July 11, 2001
Attending: Chris O'Dea, Cathy Imhoff, Ed Hopkins, Megan Donahue,
Niall Gaffney, Tim Kimball, Stefano Casertano, Rick White
Notes from Megan Donahue
Distillation of discussion (not minutes)
Group members had been asked to review and comment on a
few archive services, not necessarily HST. Those comments
have been collected and posted on the FASST website.
- Many sites, but difficult to find and difficult
to navigate. AstroBrowse may be a partial solution.
- Sites were usually accessible but not always very
- The time required to investigate even a single
moderate-sized site is long.
Sites of note (please check these out if you haven't, group
members recommended them as good sites):
Things we liked:
- Simplicity of use
- Usefulness without a lot of frills (practical output)
- Things whose use was quite obvious (i.e. *why* we would
want to use this service was immediately apparent.)
- I would like to search more than one catalog at once.
- I would like to be able to take the results of one
query and effortlessly make a query to another service.
- I would like to be able to make basic plots with the
catalogs before or after filtering them.
Some partial solutions may already exist but they are not well-known
- Astronomical Markup Language /XML
A wish list is emerging based on the limitations listed above
- A service with access to both observations and catalogs.
- A way to plot catalog columns without downloading a file.
- A way to take the results of one query and create the
query of the next service.
- A portal of archive data services with...
- ... a information "map" of archive services (with wavelength,
data type, sky coverage, service types, access protocols...)
- A customizable portal (myastronomy.edu or something like
that) where astroph lists are ordered by keyword preference,
observation or public availability status are reported, favorite
A data portal emerged as the kind of project that we might be able
to do short term and build on long term, because finding these services
can be as difficult as inventing them yourself. We might consider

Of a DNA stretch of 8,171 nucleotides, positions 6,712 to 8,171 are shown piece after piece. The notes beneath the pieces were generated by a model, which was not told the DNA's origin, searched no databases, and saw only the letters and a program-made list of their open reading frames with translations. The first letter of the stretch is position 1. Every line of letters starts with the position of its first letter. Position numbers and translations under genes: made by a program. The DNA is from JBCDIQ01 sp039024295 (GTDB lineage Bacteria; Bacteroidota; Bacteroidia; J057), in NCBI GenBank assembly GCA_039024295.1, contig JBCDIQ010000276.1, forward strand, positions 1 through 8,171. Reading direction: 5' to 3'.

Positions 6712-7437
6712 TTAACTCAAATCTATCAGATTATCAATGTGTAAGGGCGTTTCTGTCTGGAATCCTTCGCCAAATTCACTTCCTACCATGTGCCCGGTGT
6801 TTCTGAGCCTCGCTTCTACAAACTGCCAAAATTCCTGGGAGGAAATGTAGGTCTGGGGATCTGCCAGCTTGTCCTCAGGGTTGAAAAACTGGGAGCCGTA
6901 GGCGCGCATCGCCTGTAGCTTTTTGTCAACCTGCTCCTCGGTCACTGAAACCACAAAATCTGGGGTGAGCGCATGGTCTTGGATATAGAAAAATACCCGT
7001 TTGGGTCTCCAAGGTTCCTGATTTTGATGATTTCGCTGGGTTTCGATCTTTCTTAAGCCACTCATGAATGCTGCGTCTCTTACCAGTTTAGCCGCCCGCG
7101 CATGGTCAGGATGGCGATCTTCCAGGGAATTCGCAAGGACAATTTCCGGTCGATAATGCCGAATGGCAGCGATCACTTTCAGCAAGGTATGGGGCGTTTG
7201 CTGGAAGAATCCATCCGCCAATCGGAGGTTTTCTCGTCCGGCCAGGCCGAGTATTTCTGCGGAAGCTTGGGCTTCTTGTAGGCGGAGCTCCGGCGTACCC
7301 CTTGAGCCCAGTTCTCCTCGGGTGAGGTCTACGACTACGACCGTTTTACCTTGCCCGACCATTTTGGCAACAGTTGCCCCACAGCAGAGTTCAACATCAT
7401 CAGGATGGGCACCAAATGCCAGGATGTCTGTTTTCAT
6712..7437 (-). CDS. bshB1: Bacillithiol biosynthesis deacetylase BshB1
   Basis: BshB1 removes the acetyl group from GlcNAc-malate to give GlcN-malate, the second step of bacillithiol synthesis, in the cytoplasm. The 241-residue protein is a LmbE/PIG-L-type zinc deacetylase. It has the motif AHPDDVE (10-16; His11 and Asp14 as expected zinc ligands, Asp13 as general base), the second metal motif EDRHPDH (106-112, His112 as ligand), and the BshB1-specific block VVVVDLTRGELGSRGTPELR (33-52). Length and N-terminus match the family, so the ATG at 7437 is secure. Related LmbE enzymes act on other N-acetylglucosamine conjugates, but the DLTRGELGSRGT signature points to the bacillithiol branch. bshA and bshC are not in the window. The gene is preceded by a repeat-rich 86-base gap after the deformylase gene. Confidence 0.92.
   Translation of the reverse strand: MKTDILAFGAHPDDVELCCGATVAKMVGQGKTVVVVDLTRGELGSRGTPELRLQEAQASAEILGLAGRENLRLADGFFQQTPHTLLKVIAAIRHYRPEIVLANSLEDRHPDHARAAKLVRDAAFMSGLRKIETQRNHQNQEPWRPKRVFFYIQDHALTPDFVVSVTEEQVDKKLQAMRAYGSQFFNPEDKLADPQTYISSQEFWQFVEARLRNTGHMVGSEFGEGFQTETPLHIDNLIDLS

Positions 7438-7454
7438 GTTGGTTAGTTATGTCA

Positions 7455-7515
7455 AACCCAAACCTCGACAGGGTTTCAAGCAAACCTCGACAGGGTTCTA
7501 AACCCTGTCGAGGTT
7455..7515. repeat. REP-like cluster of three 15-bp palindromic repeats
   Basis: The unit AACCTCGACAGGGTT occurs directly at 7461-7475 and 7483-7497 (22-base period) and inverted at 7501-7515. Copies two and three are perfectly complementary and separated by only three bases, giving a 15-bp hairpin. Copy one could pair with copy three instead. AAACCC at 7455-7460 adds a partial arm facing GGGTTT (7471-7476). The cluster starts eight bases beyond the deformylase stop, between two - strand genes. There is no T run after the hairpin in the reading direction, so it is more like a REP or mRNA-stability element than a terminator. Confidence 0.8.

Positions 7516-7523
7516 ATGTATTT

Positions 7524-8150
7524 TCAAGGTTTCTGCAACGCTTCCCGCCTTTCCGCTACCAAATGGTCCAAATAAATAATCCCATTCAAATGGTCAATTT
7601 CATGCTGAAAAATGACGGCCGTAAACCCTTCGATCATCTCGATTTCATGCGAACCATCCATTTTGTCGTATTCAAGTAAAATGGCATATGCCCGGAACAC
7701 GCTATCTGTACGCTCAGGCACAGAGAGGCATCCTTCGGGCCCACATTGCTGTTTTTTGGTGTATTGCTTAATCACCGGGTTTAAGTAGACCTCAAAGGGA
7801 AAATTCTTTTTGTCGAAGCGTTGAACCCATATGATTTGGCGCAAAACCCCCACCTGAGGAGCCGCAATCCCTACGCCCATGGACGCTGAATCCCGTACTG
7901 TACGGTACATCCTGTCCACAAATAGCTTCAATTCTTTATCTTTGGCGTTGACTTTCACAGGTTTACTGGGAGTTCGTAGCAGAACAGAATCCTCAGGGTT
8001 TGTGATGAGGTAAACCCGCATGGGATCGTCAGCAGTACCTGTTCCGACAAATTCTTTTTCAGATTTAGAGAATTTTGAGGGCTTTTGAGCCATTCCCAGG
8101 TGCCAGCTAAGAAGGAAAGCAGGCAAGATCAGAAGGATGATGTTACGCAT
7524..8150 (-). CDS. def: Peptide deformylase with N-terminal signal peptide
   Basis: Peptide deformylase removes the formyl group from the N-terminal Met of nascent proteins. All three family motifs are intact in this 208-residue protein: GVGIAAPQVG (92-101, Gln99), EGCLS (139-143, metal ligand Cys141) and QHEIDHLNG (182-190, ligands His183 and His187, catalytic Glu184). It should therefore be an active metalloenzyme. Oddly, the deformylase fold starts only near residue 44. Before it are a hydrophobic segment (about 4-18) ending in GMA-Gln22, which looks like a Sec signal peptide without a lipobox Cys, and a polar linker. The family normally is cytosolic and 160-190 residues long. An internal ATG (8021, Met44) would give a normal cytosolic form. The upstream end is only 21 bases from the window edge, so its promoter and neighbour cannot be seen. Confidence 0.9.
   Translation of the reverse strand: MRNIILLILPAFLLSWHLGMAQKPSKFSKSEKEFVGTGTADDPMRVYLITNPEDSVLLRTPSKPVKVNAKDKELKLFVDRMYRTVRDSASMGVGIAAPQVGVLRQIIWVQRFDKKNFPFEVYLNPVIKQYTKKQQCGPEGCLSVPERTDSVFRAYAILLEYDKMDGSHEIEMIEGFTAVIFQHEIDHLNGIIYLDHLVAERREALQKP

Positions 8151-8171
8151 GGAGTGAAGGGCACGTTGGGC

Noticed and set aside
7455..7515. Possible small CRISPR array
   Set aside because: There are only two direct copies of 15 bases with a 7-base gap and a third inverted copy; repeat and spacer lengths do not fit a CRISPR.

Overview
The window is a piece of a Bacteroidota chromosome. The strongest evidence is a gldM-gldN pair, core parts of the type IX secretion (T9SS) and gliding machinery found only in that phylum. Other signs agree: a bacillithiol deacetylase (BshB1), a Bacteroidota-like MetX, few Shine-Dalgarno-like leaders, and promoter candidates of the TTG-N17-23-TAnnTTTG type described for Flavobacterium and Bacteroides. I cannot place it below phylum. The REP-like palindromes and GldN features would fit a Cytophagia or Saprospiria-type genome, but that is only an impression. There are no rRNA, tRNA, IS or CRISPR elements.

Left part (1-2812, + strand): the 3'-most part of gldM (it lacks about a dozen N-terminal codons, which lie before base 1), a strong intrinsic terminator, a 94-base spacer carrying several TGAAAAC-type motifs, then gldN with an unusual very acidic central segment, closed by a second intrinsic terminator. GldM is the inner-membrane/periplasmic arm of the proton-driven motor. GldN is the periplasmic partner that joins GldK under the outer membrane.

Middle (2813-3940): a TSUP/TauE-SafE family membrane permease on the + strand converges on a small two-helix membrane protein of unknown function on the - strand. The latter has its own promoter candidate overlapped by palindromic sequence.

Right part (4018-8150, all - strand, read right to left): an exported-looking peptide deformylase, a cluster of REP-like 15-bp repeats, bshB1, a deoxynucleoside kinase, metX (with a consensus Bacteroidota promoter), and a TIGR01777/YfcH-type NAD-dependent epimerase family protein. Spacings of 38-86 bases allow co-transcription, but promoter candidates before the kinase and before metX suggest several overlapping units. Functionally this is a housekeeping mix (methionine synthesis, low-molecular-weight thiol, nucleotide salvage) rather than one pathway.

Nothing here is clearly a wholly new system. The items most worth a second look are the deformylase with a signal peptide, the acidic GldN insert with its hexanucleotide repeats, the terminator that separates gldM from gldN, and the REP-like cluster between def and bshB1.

doing this under the ADCCC (Astrophysics Data Centers Coordinating
Council) web site to encourage participation from the ADCCC members.
Ed Hopkins suggested we look at an example of an NIH portal he
thought was well done:
Niall will find and send oceanography/earth science portals (if they're
Next meeting: 7-18-2001. The wish list is being developed. We'll
very quickly (<15 min) review where we are now and what is in the
queue for the next 3-6 months. We'll complete the wish list, perhaps
taking a cue from the science cases discussed in the first two meetings.
Review the current wish list, add to it as desired. One subject we
discussed in the early meeting was integration of "user data" - data
either from space or from the ground, from individual observers. Short
term: how should we serve HST "user data" (or should we?)
Proposed future agenda items:
- Rate the wish list on technical grounds: been done, been tried, has
partial solution (where), easy to do, hard to do.
- Rate the wish list on scientific usefulness: how much time saved,
how often would it be used by a given individual, by whom and
how many would it be used, scientific payoff, scientific necessity.
- Identify technical dependencies of the wish list.
- Prioritize list based on a combination of technical and scientific
- Make recommendations.
Once we have completed this task, we have largely completed our
goal as a working group. We will put our review and recommendations
in a white paper for the archive and the data systems team,
as well as ACDSD and ESS divisions to share at the MC level.